These conversations dropped like gems during a member lunch and in the daily hubbub of the kitchen. I absorbed each offering and began to apply the wisdom I was learning to my own business. Like Oliviar, I’m an artist and started out freelancing but I never gave that much thought to my mission and vision. Most voice actors never do and none of my coaches ever suggested it. But it was obvious that Rajiv and Ubin’s work was guided by their mission and vision. It was having a business model that helped Oliviar to know where and how to deliver his pitch. Steve brought to light the unspoken struggle of isolation that speaks to the importance of entrepreneurs having a business plan for their life and well-being. It’s a plan Sean Gallagher lives by while helming his company, Influence Success.
Connect, and Connect Some More
Sean arrested my attention one day in the kitchen with an excited, “I haven’t reached my tipping point but it’s tilting.” For many entrepreneurs, our lens can be so fixated on growing, pivoting, and even dodging, that seeing the seed we planted begin to bud the coveted petals of establishment and expansion can be surreal. So how was Sean accomplishing this rise from the ashes? By testing new ways to connect and braving the waters of continuously expanding. He shared with me an experience where he hesitantly attended a conference that was highly recommended. We all know how easy it is to get lost in the game of musical conferences and networking events that yield nothing for our time. But Sean’s endurance paid off as he soon found himself in the company of C-suite contacts who began to open the doors he’s been trying to walk through for years. By making real human connections and not being afraid to ask those in his target market, Sean found a winning equation, one that demanded superior quantitative and qualitative factors. Sean emphasized the consequence of not embracing a diversity of skillsets for one’s team, the importance of yoking the strength of external talent to boost visibility and opportunities outside one’s purview and how essential it is to manage one’s mental health. Such a winning formula has earned Sean the admiration of clients who speak of him as a “trusted, reliable and valued advisor.”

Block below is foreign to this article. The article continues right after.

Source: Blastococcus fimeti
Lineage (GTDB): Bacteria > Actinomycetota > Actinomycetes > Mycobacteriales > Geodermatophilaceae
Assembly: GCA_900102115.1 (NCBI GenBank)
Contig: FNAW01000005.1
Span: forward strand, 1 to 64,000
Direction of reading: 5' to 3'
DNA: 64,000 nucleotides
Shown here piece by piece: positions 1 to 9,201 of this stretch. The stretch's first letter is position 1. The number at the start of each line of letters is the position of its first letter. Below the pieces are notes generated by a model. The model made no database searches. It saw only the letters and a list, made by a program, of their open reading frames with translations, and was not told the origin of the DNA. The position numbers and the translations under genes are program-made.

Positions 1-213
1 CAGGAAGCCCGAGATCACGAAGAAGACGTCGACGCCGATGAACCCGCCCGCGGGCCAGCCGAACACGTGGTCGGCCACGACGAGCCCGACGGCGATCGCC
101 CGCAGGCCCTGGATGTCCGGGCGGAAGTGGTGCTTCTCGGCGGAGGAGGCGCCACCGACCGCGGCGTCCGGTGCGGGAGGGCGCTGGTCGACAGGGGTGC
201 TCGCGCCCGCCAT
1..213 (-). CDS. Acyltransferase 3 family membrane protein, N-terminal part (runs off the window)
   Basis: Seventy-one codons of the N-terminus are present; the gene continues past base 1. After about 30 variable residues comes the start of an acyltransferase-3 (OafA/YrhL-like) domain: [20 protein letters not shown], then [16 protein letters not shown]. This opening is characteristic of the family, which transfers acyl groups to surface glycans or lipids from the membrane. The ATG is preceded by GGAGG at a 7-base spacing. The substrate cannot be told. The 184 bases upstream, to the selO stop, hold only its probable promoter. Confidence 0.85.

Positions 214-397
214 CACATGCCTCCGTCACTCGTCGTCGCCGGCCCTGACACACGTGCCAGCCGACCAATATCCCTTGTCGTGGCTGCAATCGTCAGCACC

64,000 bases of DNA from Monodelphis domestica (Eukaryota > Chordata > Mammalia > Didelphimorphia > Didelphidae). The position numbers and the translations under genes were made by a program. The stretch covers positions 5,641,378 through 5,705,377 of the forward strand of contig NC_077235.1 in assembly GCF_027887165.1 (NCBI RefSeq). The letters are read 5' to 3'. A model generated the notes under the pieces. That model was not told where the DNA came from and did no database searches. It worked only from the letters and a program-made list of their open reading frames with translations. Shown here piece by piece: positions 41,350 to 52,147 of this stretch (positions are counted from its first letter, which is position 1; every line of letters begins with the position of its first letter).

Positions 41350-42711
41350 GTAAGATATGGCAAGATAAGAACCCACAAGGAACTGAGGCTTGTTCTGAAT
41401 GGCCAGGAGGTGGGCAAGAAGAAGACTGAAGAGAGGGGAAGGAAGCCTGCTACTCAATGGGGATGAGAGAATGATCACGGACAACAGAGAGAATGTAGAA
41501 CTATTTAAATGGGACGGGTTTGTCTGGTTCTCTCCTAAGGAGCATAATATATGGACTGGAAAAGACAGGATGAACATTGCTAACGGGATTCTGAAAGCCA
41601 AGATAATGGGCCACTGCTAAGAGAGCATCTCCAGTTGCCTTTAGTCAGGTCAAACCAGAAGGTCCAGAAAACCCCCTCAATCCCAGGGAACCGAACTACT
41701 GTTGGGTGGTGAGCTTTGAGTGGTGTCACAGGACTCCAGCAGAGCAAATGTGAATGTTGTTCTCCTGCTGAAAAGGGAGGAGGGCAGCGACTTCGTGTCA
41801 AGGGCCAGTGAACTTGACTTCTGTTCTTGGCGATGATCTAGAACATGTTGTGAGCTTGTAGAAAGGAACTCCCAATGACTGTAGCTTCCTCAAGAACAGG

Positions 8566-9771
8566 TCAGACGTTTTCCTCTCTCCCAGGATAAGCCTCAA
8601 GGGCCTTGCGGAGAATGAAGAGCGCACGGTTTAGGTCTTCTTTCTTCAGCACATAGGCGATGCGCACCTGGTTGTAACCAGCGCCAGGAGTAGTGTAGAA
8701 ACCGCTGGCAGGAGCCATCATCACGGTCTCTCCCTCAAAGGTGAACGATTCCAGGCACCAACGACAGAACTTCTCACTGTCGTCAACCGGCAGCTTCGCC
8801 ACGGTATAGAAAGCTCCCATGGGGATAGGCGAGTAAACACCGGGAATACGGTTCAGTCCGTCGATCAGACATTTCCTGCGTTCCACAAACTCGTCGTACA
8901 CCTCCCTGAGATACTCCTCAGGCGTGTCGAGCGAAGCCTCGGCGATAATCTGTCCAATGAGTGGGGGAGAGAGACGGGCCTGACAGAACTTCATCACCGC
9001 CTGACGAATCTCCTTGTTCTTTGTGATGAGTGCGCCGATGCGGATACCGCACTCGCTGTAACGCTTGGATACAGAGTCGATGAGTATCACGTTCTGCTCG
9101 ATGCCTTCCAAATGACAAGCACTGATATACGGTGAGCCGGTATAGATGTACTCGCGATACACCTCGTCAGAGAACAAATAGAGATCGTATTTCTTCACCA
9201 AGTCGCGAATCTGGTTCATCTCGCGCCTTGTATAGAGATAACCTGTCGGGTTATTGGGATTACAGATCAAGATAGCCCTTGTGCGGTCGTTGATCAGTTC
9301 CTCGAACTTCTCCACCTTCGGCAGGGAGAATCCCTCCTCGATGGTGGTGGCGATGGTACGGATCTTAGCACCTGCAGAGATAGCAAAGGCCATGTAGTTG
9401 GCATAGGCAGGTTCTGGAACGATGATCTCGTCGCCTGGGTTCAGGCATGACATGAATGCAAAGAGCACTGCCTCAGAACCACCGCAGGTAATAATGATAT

The Real, Human Path to Success
My foray into the rabbit hole of entrepreneurial struggle at Impact Hub has challenged my definition of what it means to build a business. Like many, I assumed more often than not that all around me were pretty packages of 30-second commercialized clips of a passionate start, a few fumbles but assured victory. But now my lens is more human, more compassionate and more appreciative of and for myself and others who don’t race but determinedly climb up towards the pinnacle of our Mt. Everest and indulge in the joyful pain of the ascent, bruised knees and all. For those of us who aren’t afraid to ask, to risk shame, to start all over again because we’ve hit a dead-end or start all over again just because we want to climb again. For those of us who raise our hands and dare to say, “Hi, my name is and I’m out of ideas.”